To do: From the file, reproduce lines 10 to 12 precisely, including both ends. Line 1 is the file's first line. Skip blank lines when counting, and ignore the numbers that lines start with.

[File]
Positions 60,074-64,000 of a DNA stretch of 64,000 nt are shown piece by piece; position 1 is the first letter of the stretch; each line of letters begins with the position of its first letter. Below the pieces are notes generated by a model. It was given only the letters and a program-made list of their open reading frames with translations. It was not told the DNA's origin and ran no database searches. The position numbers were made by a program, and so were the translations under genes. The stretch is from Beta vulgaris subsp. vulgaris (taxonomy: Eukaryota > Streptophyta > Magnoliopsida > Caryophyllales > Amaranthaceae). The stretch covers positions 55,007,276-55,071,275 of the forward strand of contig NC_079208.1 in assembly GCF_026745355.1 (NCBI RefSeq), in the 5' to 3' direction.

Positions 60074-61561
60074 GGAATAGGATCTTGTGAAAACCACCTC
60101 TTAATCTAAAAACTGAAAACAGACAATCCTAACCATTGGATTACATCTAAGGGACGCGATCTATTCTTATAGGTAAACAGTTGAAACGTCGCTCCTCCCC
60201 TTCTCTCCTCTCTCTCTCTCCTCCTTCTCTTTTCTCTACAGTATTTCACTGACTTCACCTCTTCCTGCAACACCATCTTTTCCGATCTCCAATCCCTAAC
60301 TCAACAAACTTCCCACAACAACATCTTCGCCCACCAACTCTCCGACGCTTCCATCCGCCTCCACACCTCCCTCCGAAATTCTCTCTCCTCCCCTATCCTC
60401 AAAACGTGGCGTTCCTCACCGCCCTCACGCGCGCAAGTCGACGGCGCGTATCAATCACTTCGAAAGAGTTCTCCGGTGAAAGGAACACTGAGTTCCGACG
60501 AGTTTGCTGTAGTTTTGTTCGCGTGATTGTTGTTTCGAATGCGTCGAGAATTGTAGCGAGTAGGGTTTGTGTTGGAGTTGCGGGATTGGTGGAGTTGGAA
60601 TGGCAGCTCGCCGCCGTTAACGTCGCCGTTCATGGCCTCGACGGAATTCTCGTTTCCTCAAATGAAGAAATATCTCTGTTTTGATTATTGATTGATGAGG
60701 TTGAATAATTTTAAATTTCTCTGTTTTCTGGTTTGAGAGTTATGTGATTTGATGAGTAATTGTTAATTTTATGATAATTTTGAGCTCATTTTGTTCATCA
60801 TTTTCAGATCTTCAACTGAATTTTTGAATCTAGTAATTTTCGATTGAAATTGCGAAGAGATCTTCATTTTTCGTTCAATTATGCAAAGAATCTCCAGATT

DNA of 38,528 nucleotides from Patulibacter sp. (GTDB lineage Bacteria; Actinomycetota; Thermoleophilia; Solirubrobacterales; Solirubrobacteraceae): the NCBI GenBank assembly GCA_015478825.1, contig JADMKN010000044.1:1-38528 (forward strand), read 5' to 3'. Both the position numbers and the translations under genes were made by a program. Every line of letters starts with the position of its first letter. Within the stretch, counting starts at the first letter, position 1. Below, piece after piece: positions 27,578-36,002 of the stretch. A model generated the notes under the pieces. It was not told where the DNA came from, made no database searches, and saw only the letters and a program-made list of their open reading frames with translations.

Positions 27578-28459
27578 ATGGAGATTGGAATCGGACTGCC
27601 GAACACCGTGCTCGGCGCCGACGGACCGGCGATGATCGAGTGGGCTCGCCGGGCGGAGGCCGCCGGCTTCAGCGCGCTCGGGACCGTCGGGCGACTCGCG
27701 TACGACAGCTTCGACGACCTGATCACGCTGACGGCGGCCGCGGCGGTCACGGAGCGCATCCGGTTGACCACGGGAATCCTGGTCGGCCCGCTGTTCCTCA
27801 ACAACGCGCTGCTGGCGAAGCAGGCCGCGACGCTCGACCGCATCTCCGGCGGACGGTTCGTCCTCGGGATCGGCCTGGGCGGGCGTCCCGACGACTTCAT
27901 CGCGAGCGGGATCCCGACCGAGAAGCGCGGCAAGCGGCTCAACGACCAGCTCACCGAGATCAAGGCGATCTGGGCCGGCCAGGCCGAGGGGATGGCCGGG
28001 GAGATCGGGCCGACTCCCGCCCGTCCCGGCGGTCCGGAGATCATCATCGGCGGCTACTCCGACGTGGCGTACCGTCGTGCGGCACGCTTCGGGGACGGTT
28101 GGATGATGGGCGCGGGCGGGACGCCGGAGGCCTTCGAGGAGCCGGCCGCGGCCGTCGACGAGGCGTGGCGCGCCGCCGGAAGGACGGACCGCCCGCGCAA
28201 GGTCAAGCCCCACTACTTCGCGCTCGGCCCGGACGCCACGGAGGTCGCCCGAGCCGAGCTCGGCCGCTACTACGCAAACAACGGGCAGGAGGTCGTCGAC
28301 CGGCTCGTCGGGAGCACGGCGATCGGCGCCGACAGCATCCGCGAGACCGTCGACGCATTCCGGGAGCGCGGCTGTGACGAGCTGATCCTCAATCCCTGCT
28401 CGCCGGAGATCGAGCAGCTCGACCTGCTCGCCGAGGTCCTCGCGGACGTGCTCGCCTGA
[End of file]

60701 TTGAATAATTTTAAATTTCTCTGTTTTCTGGTTTGAGAGTTATGTGATTTGATGAGTAATTGTTAATTTTATGATAATTTTGAGCTCATTTTGTTCATCA
60801 TTTTCAGATCTTCAACTGAATTTTTGAATCTAGTAATTTTCGATTGAAATTGCGAAGAGATCTTCATTTTTCGTTCAATTATGCAAAGAATCTCCAGATT

DNA of 38,528 nucleotides from Patulibacter sp. (GTDB lineage Bacteria; Actinomycetota; Thermoleophilia; Solirubrobacterales; Solirubrobacteraceae): the NCBI GenBank assembly GCA_015478825.1, contig JADMKN010000044.1:1-38528 (forward strand), read 5' to 3'. Both the position numbers and the translations under genes were made by a program. Every line of letters starts with the position of its first letter. Within the stretch, counting starts at the first letter, position 1. Below, piece after piece: positions 27,578-36,002 of the stretch. A model generated the notes under the pieces. It was not told where the DNA came from, made no database searches, and saw only the letters and a program-made list of their open reading frames with translations.